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What the Employer Mandate Delay Really Costs


The employer mandate delay may have large employers rejoicing, but it is going to cost the government roughly $10 billion dollars, according to a new analysis.

Employers may have rejoiced when the Obama administration announced that it was delaying the employer mandate provision of the Affordable Care Act for another year, but the Congressional Budget Office just released how much this setback will cost the government.

According to the analysis by the CBO and the staff of the Joint Committee on Taxation (JCT), delaying the employer mandate until 2015 means that the net cost of the ACA to the federal government is now $10 billion more. Overall, with other delays and changes recently announced, the ACA will cost $12 billion more.

The delay of the employer mandate means that it will not be collecting penalties from large employers that do not offer health insurance coverage meeting the affordability standards defined by the ACA.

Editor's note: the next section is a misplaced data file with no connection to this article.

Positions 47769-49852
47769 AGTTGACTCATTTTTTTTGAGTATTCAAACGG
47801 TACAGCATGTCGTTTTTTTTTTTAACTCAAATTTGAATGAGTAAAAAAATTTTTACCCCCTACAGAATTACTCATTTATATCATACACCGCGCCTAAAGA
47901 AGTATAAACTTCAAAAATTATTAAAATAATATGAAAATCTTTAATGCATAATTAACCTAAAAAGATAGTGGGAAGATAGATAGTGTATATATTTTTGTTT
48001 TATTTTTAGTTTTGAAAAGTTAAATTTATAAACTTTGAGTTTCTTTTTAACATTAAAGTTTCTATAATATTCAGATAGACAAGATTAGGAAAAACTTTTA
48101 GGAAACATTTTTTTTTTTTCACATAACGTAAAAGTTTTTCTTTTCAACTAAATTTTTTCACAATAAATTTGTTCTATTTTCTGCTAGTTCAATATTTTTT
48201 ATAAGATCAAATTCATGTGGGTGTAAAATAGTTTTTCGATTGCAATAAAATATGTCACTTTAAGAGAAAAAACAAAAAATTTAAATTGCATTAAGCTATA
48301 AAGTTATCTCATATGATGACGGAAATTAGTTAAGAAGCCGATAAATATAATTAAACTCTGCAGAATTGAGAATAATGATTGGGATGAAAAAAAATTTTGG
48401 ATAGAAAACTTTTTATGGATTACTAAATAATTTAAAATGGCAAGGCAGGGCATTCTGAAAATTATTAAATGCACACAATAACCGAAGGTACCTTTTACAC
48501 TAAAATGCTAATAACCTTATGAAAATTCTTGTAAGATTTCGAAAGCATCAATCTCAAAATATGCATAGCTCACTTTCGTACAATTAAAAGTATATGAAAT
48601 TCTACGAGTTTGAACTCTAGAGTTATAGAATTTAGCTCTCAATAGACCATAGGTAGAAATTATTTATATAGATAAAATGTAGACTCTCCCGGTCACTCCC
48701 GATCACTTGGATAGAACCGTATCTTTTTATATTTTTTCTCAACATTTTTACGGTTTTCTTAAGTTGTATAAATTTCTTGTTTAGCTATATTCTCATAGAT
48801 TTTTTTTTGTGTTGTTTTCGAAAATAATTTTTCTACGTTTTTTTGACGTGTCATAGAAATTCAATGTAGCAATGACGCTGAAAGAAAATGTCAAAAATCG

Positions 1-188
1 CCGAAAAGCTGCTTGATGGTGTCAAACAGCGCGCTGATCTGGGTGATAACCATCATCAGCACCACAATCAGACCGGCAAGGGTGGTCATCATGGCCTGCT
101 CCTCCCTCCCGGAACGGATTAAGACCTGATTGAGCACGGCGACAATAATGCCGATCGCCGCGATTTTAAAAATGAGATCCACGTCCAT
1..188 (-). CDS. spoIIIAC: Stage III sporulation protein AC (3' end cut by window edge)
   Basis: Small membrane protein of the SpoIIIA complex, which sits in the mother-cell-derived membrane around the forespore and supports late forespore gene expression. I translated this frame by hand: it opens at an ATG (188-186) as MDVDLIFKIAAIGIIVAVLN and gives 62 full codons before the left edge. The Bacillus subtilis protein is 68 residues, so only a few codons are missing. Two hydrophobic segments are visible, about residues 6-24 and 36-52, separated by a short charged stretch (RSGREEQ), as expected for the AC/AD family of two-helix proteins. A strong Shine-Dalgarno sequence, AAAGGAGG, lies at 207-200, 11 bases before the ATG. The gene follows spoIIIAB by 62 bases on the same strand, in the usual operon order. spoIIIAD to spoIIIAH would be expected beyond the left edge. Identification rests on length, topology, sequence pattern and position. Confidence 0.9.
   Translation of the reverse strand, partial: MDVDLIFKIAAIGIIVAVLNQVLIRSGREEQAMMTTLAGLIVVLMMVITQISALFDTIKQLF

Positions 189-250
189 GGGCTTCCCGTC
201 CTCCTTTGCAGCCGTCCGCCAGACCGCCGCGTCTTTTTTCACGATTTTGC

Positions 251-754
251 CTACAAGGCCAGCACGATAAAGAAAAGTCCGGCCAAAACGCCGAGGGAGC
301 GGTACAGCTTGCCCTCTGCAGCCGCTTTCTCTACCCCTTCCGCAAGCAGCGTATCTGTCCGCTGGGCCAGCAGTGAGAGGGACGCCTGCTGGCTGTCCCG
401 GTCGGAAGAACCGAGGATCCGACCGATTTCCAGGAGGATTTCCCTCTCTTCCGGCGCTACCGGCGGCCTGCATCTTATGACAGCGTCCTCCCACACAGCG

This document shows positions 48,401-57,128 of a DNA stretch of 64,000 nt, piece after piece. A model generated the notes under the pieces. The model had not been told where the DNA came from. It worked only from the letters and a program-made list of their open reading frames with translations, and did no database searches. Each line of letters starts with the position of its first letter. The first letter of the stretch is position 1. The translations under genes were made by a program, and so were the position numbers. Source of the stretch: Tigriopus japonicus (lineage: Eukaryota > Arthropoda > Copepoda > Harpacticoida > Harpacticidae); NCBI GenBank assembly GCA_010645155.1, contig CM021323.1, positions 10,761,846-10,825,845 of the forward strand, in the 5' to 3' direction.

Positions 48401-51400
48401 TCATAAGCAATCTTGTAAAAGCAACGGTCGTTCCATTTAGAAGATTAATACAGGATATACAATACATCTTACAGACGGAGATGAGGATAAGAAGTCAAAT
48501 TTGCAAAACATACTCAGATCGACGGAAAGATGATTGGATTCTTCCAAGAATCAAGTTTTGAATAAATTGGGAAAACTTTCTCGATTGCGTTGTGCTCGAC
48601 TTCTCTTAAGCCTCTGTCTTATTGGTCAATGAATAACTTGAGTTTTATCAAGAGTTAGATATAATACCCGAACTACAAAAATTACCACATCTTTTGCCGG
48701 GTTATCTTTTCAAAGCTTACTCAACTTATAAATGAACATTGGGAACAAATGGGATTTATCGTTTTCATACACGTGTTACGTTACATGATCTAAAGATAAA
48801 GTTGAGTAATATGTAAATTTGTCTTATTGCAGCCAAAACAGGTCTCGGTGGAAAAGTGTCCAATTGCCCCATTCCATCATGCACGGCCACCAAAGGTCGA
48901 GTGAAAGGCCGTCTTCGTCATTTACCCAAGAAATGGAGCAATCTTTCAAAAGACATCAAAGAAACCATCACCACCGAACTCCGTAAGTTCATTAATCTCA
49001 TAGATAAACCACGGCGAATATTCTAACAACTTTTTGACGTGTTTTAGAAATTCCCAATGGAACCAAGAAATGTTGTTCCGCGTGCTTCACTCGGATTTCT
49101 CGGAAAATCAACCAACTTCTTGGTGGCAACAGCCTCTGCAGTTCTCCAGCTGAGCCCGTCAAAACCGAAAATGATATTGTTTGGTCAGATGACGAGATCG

“The budgetary effects other than the loss of revenues from penalty payments stem primarily from changes in how many people will obtain insurance coverage and from what source. CBO and JCT expect that some large employers that would have offered health insurance coverage to their employees in 2014 will no longer do so as a result of the one-year delay of penalties for those that do not offer affordable coverage.”

The CBO and JCT expect that roughly 1 million fewer people will enroll in employment-based coverage next year as a result of changes and new rules. According to the analysis, half of those people will simply remain uninsured, while the other half will either go through the exchanges or enroll in Medicaid or the Children’s Health Insurance Program.

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